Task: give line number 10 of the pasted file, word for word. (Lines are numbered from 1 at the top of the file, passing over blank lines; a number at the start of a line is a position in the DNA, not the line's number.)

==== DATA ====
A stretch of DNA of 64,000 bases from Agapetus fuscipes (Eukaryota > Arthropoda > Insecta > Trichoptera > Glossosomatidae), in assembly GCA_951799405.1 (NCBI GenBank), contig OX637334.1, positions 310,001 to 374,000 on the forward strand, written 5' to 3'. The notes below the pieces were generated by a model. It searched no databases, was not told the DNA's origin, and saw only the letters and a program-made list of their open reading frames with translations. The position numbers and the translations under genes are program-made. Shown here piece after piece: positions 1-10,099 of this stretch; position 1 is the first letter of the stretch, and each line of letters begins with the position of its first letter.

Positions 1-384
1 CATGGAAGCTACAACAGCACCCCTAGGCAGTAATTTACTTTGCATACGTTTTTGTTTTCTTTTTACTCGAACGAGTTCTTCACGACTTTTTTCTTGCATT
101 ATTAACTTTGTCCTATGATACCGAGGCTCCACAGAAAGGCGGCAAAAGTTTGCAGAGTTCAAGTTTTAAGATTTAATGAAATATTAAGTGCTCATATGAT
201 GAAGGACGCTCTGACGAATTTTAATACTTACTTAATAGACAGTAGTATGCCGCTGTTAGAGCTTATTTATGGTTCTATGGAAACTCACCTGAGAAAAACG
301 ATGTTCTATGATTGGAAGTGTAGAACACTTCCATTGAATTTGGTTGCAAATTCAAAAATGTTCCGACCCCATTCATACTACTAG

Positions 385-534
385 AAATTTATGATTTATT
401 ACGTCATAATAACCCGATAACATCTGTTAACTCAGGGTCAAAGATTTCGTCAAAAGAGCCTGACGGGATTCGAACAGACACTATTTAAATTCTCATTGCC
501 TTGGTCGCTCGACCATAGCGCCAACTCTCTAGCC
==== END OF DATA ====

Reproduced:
501 TTGGTCGCTCGACCATAGCGCCAACTCTCTAGCC